Critics of the handling of the Murray-Darling Basin Plan say the final submission to the South Australian Royal Commission vindicates their concerns of corrupted implementation.
Senior counsel assisting the inquiry, Richard Beasley, gave the final summation of the evidence last week, saying the plan at conception was ground-breaking but its implementation had been “marred by maladministration and mismanagement” mostly in federal agencies, including the Murray-Darling Basin Authority.
“By that, I mean mismanagement by those in charge … and the consequent mismanagement of a huge amount of public funds.
“Responsibility for that falls on current executives and the board.”
The environment and economies of the affected state and territory parties will all suffer, “but the state that will suffer the most is the state at the end of the system, South Australia,” he said.
Science of flow quantities still contentious
A significant element of the evidence before the royal commission has been the lack of scientific backing for the MDBA’s modelling that showed 2,750 gigalitres of water could be recovered for the environment under the plan. All the scientific evidence presented to the royal commission said the modelling was ‘not science’, Beasley said.
The royal commission did not hear evidence from the senior officials involved, who declined to participate.
However, the MDBA’s executive director Phillip Glyde has written in The Mandarin today that at the time the Basin Plan was drafted, the agency had a reasonable understanding of return flows from decades of prior work on managing salinity and water quality.
With increased irrigation efficiency possibly reducing those return flows, and more information available about how water can be recovered for the environment, the agency felt it was the right time for an independent expert review of the risk to the Basin’s water resources. That review was led by the University of Melbourne, and published last month.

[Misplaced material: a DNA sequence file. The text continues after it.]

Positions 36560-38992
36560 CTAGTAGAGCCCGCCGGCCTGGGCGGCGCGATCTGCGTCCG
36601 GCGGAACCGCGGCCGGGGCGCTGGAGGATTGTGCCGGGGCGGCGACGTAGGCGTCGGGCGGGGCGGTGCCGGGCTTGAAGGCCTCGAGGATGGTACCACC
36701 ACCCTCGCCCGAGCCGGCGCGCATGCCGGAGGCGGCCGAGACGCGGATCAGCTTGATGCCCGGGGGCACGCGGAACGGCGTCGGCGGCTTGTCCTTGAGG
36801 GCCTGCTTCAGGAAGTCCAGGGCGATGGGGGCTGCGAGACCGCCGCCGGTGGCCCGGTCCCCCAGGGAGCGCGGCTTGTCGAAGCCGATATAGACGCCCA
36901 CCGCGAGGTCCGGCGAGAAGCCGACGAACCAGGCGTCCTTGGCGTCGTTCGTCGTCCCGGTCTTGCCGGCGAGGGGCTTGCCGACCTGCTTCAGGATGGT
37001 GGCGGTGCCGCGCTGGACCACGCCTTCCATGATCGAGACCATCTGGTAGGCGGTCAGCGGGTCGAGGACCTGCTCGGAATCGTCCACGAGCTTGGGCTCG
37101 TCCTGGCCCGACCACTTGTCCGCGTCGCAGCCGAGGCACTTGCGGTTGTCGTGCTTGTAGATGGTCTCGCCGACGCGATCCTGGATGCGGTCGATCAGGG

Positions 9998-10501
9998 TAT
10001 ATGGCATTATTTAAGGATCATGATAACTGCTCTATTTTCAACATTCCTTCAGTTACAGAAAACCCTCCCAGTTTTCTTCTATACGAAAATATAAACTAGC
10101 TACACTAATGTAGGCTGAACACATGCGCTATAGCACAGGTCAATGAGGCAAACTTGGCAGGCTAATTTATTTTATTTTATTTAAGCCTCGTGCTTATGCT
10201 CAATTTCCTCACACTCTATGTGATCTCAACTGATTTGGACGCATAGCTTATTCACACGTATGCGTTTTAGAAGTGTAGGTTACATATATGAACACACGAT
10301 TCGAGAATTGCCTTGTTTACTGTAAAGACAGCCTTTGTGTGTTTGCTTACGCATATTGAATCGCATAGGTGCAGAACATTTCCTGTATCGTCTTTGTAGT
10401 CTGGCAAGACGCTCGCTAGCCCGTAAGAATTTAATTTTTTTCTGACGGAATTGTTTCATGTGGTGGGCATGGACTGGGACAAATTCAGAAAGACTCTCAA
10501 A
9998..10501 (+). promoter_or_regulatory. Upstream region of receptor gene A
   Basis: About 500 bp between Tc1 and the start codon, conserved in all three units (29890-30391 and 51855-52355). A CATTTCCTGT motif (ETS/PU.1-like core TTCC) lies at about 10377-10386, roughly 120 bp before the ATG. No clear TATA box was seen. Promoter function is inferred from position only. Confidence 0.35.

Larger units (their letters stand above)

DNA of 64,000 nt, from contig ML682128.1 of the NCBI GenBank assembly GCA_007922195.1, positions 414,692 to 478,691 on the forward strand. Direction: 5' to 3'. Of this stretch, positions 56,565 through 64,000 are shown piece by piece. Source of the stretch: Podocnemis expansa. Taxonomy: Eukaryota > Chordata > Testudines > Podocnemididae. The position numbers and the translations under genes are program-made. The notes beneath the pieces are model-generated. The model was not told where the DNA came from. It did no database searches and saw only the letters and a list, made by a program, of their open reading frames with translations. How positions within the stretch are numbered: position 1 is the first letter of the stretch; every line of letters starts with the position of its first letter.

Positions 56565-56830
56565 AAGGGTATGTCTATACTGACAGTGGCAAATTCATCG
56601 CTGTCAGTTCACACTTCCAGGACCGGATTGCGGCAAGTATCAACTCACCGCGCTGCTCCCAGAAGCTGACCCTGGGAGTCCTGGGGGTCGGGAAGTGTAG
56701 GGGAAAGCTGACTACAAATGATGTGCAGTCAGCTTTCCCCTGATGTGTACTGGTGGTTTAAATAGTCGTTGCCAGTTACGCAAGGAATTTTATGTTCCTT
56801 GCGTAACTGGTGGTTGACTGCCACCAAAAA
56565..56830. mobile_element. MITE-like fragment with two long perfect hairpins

Glyde adds that changes take years or decades to have an impact on rivers, and his agency is continuously looking to improve its knowledge and tools to delver on its sustainability aim.
The royal commissioner, Bret Walker, is due to report by February next year. A time extension was denied by the Marshall government, leading Walker to give up on trying to compel MDBA staff to appear, and the federal government to drop a High Court challenge to his powers in turn.
The Productivity Commission is still conducting its own inquiry into the plan’s implementation. A draft report was published last month, revealing the plan was set for failure unless urgent changes were made. The PC’s final report due to government in December.
‘Without transparency or accountability’
Meanwhile, critics have not held back. Here’s Maryanne Slattery, a former senior employee of the MDBA who is now a researcher at The Australia Institute:
“[Beasley]’s evidence was a vindication for all of the critics who have been calling out the corrupted implementation of the Basin Plan.
“Our research has demonstrated systematic mismanagement, cover up and maladministration that has undermined the proper implementation of the Murray Darling Basin Plan.
“This is a clear example of good policy going disastrously wrong. From the construction of the Basin Plan through to nearly every aspect of its implementation, it has been fundamentally flawed.
“Implementing the Plan for political expediency, without transparency or accountability by the Murray Darling Basin Authority, has resulted in a fraud of a Basin Plan. It has benefited big irrigators, at the expense of everyone else, including Aboriginal people, regional communities, floodplain graziers, small irrigators and the environment.
“The Basin Plan was a once in a generation chance at reform to return our water use to sustainable levels while avoiding environmental collapse and the subsequent damage to our regional communities and economies. Its implementation has been a betrayal to all Australians, who deserve to be angry.”